The objective of the directive is to guarantee public safety and facilitate the functioning of the internal market in firearms by establishing the rules to adopt for all stages of a firearm’s life cycle, from production to destruction.


The directive establishes the minimum requirements that each Member State should impose as regards the acquisition, possession and transfer of the different categories of firearms, including those used for hunting and shooting sports.


As a basis for the review of the current legal framework, three evaluations were carried out on the legislation currently in force, which identified a need to adopt EU-wide minimum rules on illicit firearms trafficking and to revise the directive in force in order to:

harmonise the rules for the marking of firearms;

adopt common standards and procedures and introduce registration requirements for deactivated firearms;

establish procedures for the convertibility of alarm/signal weapons and replicas;

promote the exchange of knowledge between Member States and develop and maintain databases on the manufacture, possession and deactivation of weapons; and

define a common approach to the classification of hunting and sporting firearms.


The Commission took into account the views of stakeholders, namely the representatives of associations of European manufacturers of civilian firearms and ammunition, civilian firearms retailers, hunters, collectors, NGOs, research centres, etc. Member States and NGOs agreed that the proposed directive would help to prevent the diversion of firearms to the illegal market. However, private sector representatives were concerned by amendments to the categories of firearms and the impact thereof on small and medium-sized firms.


The stakeholders consulted by the Commission believed that the reactivation of deactivated weapons was a relevant source of weapons for criminal use and considered the harmonisation of deactivation rules to be a priority in order to fight this practice.


The stakeholders consulted agreed on the need for the exchange of information between Member States, for the harmonisation of definitions and for the establishment of minimum standards for deactivation guidelines.

3.   General comments

Recent tragic events have precipitated the debate on the sale and use of weapons. Although public safety, which is increasingly under threat from terrorism, cannot be confused with the possession of weapons, and there is a pressing need to take decisive action to counter the ease with which people can get hold of firearms, which continue to fall into the hands of radical groups, criminal organisations and disturbed individuals whose motives are incomprehensible, who then use these firearms to perpetrate barbaric crimes. Neither can ordinary crime, suicides and accidents involving firearms be overlooked.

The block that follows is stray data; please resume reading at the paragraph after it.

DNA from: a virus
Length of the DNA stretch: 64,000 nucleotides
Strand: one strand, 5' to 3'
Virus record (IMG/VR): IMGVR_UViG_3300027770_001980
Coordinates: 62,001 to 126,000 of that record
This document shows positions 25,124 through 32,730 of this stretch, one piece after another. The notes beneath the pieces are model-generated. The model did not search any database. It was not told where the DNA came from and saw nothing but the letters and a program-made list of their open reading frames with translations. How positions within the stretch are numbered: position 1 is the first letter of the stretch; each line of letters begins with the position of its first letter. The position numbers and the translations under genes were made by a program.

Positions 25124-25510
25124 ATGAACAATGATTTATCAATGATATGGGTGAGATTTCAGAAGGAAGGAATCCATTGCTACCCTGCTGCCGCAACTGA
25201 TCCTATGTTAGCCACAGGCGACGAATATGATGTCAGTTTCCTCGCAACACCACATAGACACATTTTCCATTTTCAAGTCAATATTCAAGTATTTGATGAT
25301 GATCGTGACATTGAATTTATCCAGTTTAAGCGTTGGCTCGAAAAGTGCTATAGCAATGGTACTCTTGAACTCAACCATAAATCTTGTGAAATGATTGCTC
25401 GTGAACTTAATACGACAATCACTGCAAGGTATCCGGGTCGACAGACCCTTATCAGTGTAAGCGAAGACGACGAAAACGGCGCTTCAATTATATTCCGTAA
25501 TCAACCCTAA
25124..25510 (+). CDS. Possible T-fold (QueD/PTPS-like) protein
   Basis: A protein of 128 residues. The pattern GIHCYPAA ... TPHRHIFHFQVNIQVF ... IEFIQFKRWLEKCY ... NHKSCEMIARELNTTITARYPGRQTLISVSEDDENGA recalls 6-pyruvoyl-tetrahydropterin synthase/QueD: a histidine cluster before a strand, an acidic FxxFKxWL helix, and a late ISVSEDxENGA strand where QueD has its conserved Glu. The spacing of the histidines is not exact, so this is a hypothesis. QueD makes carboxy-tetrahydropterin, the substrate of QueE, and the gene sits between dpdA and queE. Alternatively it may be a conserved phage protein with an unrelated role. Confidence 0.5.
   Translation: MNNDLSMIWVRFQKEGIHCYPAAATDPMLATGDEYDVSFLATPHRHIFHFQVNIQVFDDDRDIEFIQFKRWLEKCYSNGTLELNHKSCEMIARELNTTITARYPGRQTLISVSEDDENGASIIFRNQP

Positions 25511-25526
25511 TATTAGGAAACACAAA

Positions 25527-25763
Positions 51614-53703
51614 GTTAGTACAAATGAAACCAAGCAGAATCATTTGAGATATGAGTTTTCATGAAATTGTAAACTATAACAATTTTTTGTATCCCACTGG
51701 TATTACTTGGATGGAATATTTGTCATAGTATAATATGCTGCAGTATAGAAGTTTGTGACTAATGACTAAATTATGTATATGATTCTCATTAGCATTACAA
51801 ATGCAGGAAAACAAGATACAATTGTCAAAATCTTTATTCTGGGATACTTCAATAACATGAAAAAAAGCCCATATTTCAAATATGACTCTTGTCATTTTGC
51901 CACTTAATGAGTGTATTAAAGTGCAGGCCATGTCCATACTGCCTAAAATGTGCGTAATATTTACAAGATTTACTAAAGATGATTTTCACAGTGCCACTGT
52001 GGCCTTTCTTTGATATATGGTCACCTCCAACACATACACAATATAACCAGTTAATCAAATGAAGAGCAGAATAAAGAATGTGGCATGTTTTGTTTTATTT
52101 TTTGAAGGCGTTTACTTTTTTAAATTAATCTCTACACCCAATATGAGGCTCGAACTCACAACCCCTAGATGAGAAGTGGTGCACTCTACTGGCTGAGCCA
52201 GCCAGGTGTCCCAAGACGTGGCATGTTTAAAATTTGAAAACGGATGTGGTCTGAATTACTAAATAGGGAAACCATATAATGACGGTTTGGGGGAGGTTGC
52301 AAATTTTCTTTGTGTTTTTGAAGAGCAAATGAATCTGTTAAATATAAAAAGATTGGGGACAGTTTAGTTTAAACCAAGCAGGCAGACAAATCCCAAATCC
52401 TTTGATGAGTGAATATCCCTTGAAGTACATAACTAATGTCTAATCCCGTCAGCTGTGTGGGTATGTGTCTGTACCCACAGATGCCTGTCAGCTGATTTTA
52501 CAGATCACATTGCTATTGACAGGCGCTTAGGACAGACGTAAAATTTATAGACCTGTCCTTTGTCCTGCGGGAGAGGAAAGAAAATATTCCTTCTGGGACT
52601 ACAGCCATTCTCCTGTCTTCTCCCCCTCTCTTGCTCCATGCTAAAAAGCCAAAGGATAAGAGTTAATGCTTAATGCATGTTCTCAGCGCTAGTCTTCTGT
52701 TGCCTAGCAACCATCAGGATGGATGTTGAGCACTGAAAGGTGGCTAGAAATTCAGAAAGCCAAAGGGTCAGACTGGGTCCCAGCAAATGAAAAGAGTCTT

The EESC welcomes the clarifications currently being proposed since they make a significant improvement to the directive being amended. These proposals do not seek to ban firearms but to harmonise the rules on the acquisition and possession of weapons throughout their life cycle in order to regulate the market and ensure safety.

Nevertheless, after consulting stakeholders such as police forces, industry, the trade, users, collectors and NGOs concerned with public safety, the EESC believes that, in view of the ongoing security concerns, legislation on this issue needs to be more ambitious. The Commission should not simply draft legislation as an immediate response to recent acts of terrorism, but when doing so should also seek to resolve safety issues relating to legal firearms.


Various studies have been carried out on arms control. While some of these indicate that restrictions on weapons reduce violence (4), accidents (5) and suicides (6), others assert that allowing citizens without a criminal record or mental health problems to keep weapons reduces violent crime and does not lead to a significant increase in suicides or accidents (7).


Australia provides an excellent example of weapons control. Following an incident where a man entered a cafe and killed 35 people and wounded 23 others with two weapons, in 1997 Australia embarked upon one of the most substantial overhauls on record of its laws on the use and possession of weapons. This led to a visible reduction in firearm-related deaths. It banned certain types of weapons, introduced a requirement to provide a genuine reason for possessing a weapon (which could not be purely for self-defence) and financed a national buyback programme. This initiative led to the surrender of 700 000 weapons and, in conjunction with the new restrictions, to a drastic fall in firearm-related homicides (8).


The reasoning behind the Australian buyback programme was that the large-scale availability of weapons made it easier for people to act on homicidal impulses and commit mass murder.